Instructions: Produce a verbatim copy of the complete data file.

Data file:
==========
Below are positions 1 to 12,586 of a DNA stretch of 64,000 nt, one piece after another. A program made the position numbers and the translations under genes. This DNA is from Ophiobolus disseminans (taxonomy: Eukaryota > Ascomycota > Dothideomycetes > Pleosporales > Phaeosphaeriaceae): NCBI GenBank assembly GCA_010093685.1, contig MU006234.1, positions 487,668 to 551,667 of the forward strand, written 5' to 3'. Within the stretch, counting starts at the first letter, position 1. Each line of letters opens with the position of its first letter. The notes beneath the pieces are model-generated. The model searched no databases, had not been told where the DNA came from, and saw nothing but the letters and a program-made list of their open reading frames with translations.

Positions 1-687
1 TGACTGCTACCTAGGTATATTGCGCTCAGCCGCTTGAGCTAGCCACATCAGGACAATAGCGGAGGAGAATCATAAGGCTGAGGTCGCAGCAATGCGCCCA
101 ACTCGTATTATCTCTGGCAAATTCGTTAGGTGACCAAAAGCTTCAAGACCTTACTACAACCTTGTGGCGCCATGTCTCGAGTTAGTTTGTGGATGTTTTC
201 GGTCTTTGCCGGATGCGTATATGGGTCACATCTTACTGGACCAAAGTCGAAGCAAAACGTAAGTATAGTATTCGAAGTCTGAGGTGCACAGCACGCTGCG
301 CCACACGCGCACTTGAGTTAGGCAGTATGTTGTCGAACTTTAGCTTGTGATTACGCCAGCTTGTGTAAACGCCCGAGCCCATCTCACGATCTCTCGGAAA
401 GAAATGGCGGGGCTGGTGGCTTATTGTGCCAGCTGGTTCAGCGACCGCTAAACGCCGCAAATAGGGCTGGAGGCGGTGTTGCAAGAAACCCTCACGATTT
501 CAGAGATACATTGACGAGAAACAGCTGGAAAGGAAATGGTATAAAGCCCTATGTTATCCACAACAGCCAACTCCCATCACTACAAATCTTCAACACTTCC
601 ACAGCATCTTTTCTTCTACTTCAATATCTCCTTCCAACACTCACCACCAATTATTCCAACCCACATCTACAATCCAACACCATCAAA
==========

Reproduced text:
Below are positions 1 to 12,586 of a DNA stretch of 64,000 nt, one piece after another. A program made the position numbers and the translations under genes. This DNA is from Ophiobolus disseminans (taxonomy: Eukaryota > Ascomycota > Dothideomycetes > Pleosporales > Phaeosphaeriaceae): NCBI GenBank assembly GCA_010093685.1, contig MU006234.1, positions 487,668 to 551,667 of the forward strand, written 5' to 3'. Within the stretch, counting starts at the first letter, position 1. Each line of letters opens with the position of its first letter. The notes beneath the pieces are model-generated. The model searched no databases, had not been told where the DNA came from, and saw nothing but the letters and a program-made list of their open reading frames with translations.

Positions 1-687
1 TGACTGCTACCTAGGTATATTGCGCTCAGCCGCTTGAGCTAGCCACATCAGGACAATAGCGGAGGAGAATCATAAGGCTGAGGTCGCAGCAATGCGCCCA
101 ACTCGTATTATCTCTGGCAAATTCGTTAGGTGACCAAAAGCTTCAAGACCTTACTACAACCTTGTGGCGCCATGTCTCGAGTTAGTTTGTGGATGTTTTC
201 GGTCTTTGCCGGATGCGTATATGGGTCACATCTTACTGGACCAAAGTCGAAGCAAAACGTAAGTATAGTATTCGAAGTCTGAGGTGCACAGCACGCTGCG
301 CCACACGCGCACTTGAGTTAGGCAGTATGTTGTCGAACTTTAGCTTGTGATTACGCCAGCTTGTGTAAACGCCCGAGCCCATCTCACGATCTCTCGGAAA
401 GAAATGGCGGGGCTGGTGGCTTATTGTGCCAGCTGGTTCAGCGACCGCTAAACGCCGCAAATAGGGCTGGAGGCGGTGTTGCAAGAAACCCTCACGATTT
501 CAGAGATACATTGACGAGAAACAGCTGGAAAGGAAATGGTATAAAGCCCTATGTTATCCACAACAGCCAACTCCCATCACTACAAATCTTCAACACTTCC
601 ACAGCATCTTTTCTTCTACTTCAATATCTCCTTCCAACACTCACCACCAATTATTCCAACCCACATCTACAATCCAACACCATCAAA